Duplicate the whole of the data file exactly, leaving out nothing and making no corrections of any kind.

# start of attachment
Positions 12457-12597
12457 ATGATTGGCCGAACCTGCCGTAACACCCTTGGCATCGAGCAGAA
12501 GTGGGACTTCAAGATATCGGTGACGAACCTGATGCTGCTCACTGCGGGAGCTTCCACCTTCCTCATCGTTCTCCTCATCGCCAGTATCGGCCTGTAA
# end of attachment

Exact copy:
Positions 12457-12597
12457 ATGATTGGCCGAACCTGCCGTAACACCCTTGGCATCGAGCAGAA
12501 GTGGGACTTCAAGATATCGGTGACGAACCTGATGCTGCTCACTGCGGGAGCTTCCACCTTCCTCATCGTTCTCCTCATCGCCAGTATCGGCCTGTAA